Prioritising relaxation is vital for health but is very difficult for most families to achieve
because of our hectic modern lifestyles. Relaxation helps to reduce stress, improve
sleep quality, improve concentration, and boost resilience and perceived ability to cope.
Go for a walk around the block, read a book or magazine, do some gardening, listen to music.
Try to make this part of the daily routine, the best way to introduce something new is to add
it to a habit or routine this is already established. So, for example, after hanging out the
washing, spend another 5 minutes in the garden pulling up some weeds or sit just in the
garden for a bit.
Children and young people: In this modern world, teenagers often head to their electronics
for ‘me time’, in small doses this is fine but try to encourage other things. Try to create
opportunities to do things for joy, free from pressure or expectation. Try to discuss with the
young person, which activities he/she gets the most enjoyment from and plan them into
his/her day with him/her.
This is about paying attention to what is happening right now to reduce the constant
thoughts that run through our minds about something that has happened or something that
may or may not happen in the future, or unhelpful thoughts about ourselves and what we
have done or haven’t done etc. So, for example, spend 5 minutes making a conscious effort
to pay attention to:
- the things you can hear;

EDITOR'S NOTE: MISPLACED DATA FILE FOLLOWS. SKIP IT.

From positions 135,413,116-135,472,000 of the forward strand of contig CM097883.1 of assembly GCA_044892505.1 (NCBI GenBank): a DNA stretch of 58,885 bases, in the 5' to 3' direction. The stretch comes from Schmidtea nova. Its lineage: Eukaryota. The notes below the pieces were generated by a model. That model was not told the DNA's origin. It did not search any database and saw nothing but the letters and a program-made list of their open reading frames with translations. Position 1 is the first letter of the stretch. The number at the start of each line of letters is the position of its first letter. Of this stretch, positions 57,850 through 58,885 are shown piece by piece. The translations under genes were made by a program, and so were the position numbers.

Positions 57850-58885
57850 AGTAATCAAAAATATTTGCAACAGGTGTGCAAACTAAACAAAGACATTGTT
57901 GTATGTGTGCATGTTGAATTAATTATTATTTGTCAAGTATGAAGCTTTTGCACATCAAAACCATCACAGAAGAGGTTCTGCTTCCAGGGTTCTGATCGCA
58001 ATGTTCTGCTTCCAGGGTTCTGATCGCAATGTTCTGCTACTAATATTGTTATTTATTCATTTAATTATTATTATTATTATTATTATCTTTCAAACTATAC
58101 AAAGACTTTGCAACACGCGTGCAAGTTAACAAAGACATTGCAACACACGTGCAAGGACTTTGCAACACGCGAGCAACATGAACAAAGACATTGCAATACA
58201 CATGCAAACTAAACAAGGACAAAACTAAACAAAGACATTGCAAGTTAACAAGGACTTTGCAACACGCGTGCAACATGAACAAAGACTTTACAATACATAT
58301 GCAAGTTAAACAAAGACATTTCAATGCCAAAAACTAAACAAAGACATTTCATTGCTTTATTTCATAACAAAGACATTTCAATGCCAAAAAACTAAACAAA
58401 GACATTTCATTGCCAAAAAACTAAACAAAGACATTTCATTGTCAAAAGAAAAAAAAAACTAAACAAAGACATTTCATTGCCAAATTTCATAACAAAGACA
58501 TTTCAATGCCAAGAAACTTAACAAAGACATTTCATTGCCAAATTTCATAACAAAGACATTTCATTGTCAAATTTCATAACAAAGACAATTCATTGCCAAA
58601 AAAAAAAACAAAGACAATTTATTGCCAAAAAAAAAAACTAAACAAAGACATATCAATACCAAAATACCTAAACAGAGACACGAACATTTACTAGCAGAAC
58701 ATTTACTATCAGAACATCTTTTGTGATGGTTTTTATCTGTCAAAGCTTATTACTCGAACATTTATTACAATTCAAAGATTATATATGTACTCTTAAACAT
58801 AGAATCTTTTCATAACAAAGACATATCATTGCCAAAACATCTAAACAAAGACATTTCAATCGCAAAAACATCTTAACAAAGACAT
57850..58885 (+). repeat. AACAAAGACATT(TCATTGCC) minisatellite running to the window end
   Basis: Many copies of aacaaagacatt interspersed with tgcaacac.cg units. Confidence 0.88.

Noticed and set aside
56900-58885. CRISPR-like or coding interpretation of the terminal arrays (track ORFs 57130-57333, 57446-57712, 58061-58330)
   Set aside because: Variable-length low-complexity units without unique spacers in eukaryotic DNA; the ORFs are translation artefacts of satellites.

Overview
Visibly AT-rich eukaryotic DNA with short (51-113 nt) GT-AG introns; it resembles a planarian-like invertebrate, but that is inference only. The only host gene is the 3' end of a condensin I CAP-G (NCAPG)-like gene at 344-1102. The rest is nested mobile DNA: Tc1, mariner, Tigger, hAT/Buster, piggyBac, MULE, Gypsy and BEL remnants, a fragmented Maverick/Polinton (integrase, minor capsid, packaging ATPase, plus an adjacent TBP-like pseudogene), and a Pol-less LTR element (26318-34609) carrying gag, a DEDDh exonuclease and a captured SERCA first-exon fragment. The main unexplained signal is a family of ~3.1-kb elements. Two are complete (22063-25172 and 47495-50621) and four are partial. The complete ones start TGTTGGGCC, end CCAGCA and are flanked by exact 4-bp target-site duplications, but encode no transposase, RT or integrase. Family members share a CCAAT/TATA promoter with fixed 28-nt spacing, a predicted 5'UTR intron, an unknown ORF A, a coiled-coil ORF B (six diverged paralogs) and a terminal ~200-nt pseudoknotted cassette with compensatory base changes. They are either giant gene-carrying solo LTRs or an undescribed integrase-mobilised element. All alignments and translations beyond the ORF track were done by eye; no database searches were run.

- what you can see;
- what you can feel
It is normal for thoughts to distract you and for your mind to wander, especially when you
first start, just notice that your mind has drifted and choose to bring your attention back to
what you are doing at that moment.
The me-time activities can be even more effective if they are combined with efforts to
quieten the mind and to be present in the moment. So, for example, if you go for a walk, pay
- the things you can hear (traffic, birds, children playing, the crunch of autumn leaves as you walk over them etc);
- what you can see (the leaves on trees blowing in the breeze, all the different shades of green in the trees, bushes, plants, grass, any birds, squirrels etc);
- what you can feel (the ground underneath your feet, your muscles moving and enabling you to walk, the breeze blowing against your skin or through your hair etc).
Kids: When you are out with your child verbally draw their attention to what is around them,
point out all the different colours, the different shaped leaves, the tree rocking back and forth
in the wind. Pick up some of natures wonders (e.g. pine cones, conkers) and give them to
your child to hold, ask them how they feel etc.
Teenagers: There are lots of mindfulness apps available that may appeal to your teenager.
The Calm app is particularly well-known.
When we feel stressed, we breathe differently, we often breathe more shallowly. In turn, this
sends messages to our brain that there is a problem/threat that we need to protect ourselves
from which then continues to make us feel stressed. But we can interrupt this process using
breathing techniques. For example, whenever you feel stressed:
- imagine a square and visualise tracing along the sides of the square with your finger,
- as you trace along the first side breathe in for four seconds;
- as you trace along the second side hold your breathe for four seconds;
- as you trace along the third side breathe out for four seconds;
- and as you trace along the fourth side hold your breathe for four seconds.
This is known as ‘Square Breathing’ but this is just one of many breathing techniques, if this